Panama’s agricultural minister resigns, blames U.S. pressure on free trade |

Panama’s agricultural minister resigns, blames U.S. pressure on free trade

PANAMA CITY, Panama – Panama’s agricultural minister resigned Tuesday, accusing the United States of pressuring the Central American country to accept lower agricultural inspection standards.Laurentino Cortizo’s departure comes as the United States and Panama negotiate in Washington on a bilateral free trade accord that would remove tariffs and agricultural subsidies.Cortizo accused the United States of pressuring Panama to allow U.S. imports despite inadequate U.S. inspections that could expose Panama to the “catastrophic consequences of plagues and diseases.””I have been fighting with my conscience … and I decided to resign to sound off some kind of alarm,” Cortizo said in a news conference Tuesday. “The agricultural health inspection is the backbone of the agricultural industry and cannot be relaxed in this way.”President Martin Torrijos replaced Cortizo with agricultural negotiator Guillermo Salazar, who was already in Washington Tuesday for the trade talks. A U.S. Trade Representative spokeswoman, Christin Baker, said the talks would take place Tuesday through Thursday.Torrijos said he would never put Panama’s agricultural industry at risk.”The differences of how to approach the application of sanitary regulations in no way affects our friendship,” Torrijos said at a brief news conference. “My government would never compromise on this … much less on the health of the population.”Cortizo accused the United States of trying to impose its health inspection measures on Panama, despite the fact that both countries agreed in previous talks to follow World Trade Organization standards.”Panama should not, under any circumstance, set the precedent of not applying our health inspection laws in force because another country wants to sell its products,” Cortizo said in his resignation letter to Torrijos.”I am enormously concerned that the relaxing of health inspections puts at risk the health and life of Panamanians, the agricultural heritage of our country and the loss of current and potential business ties with other countries,” Cortizo wrote.Vail, Colorado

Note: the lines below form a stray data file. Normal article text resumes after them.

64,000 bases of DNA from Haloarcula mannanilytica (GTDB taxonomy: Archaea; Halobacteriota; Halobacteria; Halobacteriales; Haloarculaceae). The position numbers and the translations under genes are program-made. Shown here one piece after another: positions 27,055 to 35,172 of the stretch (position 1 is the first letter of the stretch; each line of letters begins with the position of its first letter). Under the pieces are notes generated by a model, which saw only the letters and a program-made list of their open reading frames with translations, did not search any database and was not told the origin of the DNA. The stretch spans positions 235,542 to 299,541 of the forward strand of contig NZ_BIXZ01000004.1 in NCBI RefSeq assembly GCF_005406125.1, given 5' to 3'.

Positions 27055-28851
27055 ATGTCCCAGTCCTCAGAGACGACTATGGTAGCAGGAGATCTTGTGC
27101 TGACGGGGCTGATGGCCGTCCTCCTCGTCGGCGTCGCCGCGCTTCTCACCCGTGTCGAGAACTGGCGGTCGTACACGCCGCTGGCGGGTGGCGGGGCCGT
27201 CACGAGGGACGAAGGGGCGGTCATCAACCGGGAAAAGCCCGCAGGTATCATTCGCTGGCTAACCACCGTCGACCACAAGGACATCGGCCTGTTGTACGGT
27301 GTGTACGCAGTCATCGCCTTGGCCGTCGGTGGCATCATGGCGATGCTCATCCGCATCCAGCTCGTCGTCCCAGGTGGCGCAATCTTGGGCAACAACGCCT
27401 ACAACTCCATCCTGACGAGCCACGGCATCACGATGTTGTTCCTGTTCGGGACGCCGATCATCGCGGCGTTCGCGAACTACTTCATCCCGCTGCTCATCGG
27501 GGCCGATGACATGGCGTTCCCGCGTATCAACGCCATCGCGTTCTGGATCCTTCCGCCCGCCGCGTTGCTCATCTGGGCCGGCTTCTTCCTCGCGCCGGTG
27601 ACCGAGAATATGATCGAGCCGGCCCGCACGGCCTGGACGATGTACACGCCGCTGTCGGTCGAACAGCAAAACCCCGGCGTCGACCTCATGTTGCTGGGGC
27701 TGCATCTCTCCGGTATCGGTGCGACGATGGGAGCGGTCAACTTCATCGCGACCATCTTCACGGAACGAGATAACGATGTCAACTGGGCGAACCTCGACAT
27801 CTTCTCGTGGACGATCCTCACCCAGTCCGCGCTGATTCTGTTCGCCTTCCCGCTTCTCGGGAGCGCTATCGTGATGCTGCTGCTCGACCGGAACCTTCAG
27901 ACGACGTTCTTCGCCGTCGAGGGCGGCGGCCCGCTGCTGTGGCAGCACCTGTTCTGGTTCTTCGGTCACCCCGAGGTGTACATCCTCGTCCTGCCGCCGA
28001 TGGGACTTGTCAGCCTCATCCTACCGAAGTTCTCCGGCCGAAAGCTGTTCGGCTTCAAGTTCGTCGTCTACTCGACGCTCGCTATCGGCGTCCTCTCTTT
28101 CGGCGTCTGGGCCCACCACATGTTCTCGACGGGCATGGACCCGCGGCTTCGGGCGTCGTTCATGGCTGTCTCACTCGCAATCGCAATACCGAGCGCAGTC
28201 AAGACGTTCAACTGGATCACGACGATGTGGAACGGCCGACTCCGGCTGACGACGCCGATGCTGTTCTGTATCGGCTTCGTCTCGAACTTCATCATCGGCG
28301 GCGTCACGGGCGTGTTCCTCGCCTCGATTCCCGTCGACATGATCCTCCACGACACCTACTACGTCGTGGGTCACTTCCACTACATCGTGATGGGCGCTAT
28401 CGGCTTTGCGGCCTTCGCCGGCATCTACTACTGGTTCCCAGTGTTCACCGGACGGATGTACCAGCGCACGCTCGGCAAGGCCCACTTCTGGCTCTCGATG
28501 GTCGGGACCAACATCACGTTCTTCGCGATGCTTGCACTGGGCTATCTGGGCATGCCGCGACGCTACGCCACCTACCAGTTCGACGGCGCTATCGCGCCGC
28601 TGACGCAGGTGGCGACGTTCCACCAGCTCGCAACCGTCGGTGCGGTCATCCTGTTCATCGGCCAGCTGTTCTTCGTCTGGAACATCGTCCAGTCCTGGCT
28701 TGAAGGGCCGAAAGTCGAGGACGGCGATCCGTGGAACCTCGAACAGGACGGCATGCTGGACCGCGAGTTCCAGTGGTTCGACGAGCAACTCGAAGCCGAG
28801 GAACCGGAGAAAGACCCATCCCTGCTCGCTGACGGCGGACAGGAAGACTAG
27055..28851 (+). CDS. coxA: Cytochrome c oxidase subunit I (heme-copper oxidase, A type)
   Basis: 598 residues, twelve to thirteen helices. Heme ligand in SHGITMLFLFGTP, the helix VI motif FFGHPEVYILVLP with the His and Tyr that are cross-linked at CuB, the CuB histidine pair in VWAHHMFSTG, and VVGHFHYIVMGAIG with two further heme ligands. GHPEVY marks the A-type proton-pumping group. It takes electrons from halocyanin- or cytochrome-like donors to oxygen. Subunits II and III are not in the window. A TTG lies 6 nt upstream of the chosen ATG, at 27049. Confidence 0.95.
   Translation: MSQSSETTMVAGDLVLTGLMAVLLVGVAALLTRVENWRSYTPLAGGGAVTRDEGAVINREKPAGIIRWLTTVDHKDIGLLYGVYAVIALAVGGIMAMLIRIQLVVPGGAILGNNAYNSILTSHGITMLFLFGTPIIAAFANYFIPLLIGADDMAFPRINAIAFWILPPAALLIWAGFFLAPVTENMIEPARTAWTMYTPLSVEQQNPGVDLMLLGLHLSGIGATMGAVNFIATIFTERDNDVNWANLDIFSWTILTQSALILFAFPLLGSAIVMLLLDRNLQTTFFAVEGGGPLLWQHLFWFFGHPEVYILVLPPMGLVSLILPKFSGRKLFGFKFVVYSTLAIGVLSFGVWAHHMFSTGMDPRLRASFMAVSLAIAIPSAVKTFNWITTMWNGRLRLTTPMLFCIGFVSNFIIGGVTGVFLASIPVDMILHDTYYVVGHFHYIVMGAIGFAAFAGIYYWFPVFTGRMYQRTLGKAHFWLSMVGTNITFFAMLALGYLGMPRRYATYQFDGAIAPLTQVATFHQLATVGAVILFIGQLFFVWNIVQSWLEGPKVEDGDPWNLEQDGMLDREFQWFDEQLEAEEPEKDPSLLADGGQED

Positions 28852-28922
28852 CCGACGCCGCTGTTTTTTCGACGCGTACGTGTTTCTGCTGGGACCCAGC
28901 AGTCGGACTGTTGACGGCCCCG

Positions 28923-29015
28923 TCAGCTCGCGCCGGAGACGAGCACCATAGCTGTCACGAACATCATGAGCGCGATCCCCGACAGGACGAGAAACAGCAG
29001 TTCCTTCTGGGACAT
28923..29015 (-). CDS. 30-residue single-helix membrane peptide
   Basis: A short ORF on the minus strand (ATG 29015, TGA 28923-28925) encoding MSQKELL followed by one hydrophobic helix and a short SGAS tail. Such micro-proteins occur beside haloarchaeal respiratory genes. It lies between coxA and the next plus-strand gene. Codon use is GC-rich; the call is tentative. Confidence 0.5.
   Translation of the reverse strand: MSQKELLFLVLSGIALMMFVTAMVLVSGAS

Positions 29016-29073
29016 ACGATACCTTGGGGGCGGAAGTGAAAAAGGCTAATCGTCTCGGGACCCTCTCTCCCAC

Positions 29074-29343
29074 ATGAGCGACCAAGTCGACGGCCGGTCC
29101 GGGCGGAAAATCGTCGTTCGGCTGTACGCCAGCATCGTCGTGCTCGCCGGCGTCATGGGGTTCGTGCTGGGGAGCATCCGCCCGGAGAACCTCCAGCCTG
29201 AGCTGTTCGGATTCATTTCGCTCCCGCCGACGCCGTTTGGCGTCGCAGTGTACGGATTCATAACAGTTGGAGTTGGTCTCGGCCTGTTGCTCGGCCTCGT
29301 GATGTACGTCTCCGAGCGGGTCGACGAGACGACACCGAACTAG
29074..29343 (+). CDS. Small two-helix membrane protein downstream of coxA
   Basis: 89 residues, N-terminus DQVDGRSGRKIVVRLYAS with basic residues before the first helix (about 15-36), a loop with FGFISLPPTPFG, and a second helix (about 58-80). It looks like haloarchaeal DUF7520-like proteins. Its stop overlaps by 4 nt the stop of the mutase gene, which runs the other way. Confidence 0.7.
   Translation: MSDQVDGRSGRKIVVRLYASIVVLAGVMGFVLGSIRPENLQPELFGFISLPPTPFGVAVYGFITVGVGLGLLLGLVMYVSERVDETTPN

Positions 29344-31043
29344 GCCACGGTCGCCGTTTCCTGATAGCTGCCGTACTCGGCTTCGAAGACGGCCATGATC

Support Local Journalism